cuspids. The muzzle was somewhat longer than necessary, the nostrils oval, somewhat widened; the eyes formed oval cavities, powerfully cut; the ears were rather small, with the margins, as it were, indented. Two volutes and a powerful intumescence at the sides were possibly designed to mark the strong muscles of the head. The human figure was carefully elaborated. The face was well preserved, with the exception of the mouth and the chin, that were cut off with a chisel, or some other keen instrument. The forehead was rather low and separated from the head of the jaguar, by a roll or fillet. The nose was large, almost straight; the eyes were rather small, the cheeks full, the cheek-bones not prominent. The ears were unusually small, of natural shape. The neck was particularly vigorous, the muscles of the breast well developed. The shoulders and upper arms were full, and well cut, the arms not quite detached from the sides. The back of the statue not being elaborated seems to indicate that it has been placed against or in a wall. That it has not served the purpose of supporting a roof, is proved by the finely hewn upper side of the jaguar's head with its erect ears. The head of the jaguar was 63 cm. long; its height from the top to the lower hinder corner was 42 cm. The height of the ear was 10 cm. The length of the face of the human figure was 24 cm.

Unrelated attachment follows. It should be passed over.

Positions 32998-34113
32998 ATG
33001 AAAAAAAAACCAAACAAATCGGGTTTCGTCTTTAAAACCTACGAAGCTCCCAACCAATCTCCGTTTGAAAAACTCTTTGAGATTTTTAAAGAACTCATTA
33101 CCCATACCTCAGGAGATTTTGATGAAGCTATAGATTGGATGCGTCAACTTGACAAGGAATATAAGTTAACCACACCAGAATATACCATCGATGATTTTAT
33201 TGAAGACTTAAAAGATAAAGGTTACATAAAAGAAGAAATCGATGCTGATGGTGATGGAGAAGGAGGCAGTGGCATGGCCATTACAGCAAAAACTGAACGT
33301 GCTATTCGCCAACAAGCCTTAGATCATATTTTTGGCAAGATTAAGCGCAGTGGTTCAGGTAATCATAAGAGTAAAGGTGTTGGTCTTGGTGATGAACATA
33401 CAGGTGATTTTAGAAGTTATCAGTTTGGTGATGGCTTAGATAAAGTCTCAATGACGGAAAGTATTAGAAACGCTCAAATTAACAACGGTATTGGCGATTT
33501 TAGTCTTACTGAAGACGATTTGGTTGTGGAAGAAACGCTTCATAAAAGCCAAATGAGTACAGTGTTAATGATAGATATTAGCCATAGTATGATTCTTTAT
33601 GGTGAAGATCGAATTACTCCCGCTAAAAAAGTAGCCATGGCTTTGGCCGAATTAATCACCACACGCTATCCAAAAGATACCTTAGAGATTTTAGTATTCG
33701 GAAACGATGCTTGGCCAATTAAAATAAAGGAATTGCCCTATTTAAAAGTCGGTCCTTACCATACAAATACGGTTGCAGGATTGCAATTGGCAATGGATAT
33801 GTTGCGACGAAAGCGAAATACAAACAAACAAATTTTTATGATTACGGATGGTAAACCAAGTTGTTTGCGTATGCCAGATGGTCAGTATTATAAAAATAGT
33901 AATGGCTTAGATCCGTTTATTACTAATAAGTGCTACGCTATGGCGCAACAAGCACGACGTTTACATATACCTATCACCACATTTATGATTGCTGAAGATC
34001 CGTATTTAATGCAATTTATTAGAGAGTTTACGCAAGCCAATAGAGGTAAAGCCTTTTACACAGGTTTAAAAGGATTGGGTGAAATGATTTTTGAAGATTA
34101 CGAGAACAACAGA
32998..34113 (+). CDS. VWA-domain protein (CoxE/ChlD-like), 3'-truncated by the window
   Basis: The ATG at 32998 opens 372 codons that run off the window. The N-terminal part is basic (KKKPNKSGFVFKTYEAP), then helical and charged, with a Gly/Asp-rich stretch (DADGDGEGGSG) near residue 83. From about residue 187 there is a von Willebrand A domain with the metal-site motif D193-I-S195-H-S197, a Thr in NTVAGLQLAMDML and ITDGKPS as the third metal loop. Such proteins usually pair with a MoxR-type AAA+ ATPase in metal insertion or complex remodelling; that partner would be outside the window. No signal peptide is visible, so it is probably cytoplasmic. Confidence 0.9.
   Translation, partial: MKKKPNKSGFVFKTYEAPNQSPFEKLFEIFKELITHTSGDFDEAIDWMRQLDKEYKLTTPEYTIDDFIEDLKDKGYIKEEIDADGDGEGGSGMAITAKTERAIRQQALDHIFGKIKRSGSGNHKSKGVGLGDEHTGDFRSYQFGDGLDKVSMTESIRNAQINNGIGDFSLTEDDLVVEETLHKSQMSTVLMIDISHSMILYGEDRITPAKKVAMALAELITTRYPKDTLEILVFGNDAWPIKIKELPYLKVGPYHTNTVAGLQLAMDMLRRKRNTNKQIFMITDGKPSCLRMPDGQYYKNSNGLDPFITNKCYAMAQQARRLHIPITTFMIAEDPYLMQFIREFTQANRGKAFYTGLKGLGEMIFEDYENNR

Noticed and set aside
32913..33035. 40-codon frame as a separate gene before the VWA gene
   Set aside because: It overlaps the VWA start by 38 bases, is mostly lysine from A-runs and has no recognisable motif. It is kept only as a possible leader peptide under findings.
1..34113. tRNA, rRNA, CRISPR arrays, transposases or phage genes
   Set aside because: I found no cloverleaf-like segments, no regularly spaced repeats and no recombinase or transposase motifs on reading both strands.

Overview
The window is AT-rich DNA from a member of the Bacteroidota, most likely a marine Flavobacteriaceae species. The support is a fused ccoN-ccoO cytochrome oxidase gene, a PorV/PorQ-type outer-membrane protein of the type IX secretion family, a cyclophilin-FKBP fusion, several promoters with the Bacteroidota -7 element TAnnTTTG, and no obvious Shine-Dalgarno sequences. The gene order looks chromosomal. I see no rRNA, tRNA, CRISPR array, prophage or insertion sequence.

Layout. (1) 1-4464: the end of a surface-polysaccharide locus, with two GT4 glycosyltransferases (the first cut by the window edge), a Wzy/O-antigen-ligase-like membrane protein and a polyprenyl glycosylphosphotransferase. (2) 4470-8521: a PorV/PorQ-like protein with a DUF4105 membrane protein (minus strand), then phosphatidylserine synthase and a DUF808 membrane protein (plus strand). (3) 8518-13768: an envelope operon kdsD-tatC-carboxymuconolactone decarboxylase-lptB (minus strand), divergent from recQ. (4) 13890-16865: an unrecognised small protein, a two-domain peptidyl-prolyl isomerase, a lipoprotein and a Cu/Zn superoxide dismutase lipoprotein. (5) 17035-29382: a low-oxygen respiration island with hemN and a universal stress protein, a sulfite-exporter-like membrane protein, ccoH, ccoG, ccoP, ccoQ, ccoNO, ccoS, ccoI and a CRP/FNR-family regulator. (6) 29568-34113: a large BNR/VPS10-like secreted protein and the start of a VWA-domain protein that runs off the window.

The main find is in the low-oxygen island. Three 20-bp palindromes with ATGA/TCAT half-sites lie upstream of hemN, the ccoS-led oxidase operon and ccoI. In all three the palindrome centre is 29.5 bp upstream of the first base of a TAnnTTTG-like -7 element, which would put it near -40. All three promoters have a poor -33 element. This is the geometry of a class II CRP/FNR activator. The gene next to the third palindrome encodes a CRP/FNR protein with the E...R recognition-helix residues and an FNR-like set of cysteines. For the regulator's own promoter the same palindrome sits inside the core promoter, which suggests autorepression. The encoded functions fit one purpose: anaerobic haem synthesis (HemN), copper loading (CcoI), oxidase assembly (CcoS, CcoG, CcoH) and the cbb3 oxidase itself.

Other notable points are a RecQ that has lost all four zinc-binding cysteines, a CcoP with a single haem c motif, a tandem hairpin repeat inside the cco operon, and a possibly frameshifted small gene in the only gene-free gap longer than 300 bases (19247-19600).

Male, kneeling figure, supporting the head of a great vulture or «Rey de Zopilotes». It belonged to the same category as H, but has probably stood isolated, as the back was as neatly cut as the front. The head of the vulture was colossal in proportion to the human figure supporting it, and very carefully sculptured. The beak was very true to nature, the eye formed a semi-circular cavity, the anterior corner of the eye was well indicated. Backwards projected a massive round process, a sort of crest on the back of the head. On the top of the head was a tenon-shaped projection, which, however, could hardly have served the purpose of a tenon, as it was unusually thin in comparison with the tenons found on the statues around the mound 1. It may possibly have been designed to represent the comb of the beak of the vulture, though in such a case it was placed too far backwards. The